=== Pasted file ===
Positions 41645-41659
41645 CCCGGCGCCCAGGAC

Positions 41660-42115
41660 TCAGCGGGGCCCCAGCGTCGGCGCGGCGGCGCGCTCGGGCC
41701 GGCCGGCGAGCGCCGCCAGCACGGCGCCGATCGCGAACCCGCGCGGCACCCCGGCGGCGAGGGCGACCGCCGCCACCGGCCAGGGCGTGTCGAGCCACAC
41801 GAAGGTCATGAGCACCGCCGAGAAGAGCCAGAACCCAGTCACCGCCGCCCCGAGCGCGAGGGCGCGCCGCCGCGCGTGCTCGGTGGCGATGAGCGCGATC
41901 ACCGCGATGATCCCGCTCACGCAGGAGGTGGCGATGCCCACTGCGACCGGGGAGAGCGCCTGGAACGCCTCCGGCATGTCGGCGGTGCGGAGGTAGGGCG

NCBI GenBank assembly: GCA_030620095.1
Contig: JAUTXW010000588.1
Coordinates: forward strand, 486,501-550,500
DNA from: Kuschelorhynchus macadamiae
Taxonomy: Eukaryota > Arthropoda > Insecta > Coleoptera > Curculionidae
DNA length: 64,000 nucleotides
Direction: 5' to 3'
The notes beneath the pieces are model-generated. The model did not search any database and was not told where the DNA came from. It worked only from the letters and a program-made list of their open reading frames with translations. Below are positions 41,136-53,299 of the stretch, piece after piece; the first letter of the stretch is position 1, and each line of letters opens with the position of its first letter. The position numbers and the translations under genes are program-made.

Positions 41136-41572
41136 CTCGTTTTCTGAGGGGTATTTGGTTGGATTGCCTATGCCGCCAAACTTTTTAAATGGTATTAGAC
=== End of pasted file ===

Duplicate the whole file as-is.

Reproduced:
Positions 41645-41659
41645 CCCGGCGCCCAGGAC

Positions 41660-42115
41660 TCAGCGGGGCCCCAGCGTCGGCGCGGCGGCGCGCTCGGGCC
41701 GGCCGGCGAGCGCCGCCAGCACGGCGCCGATCGCGAACCCGCGCGGCACCCCGGCGGCGAGGGCGACCGCCGCCACCGGCCAGGGCGTGTCGAGCCACAC
41801 GAAGGTCATGAGCACCGCCGAGAAGAGCCAGAACCCAGTCACCGCCGCCCCGAGCGCGAGGGCGCGCCGCCGCGCGTGCTCGGTGGCGATGAGCGCGATC
41901 ACCGCGATGATCCCGCTCACGCAGGAGGTGGCGATGCCCACTGCGACCGGGGAGAGCGCCTGGAACGCCTCCGGCATGTCGGCGGTGCGGAGGTAGGGCG

NCBI GenBank assembly: GCA_030620095.1
Contig: JAUTXW010000588.1
Coordinates: forward strand, 486,501-550,500
DNA from: Kuschelorhynchus macadamiae
Taxonomy: Eukaryota > Arthropoda > Insecta > Coleoptera > Curculionidae
DNA length: 64,000 nucleotides
Direction: 5' to 3'
The notes beneath the pieces are model-generated. The model did not search any database and was not told where the DNA came from. It worked only from the letters and a program-made list of their open reading frames with translations. Below are positions 41,136-53,299 of the stretch, piece after piece; the first letter of the stretch is position 1, and each line of letters opens with the position of its first letter. The position numbers and the translations under genes are program-made.

Positions 41136-41572
41136 CTCGTTTTCTGAGGGGTATTTGGTTGGATTGCCTATGCCGCCAAACTTTTTAAATGGTATTAGAC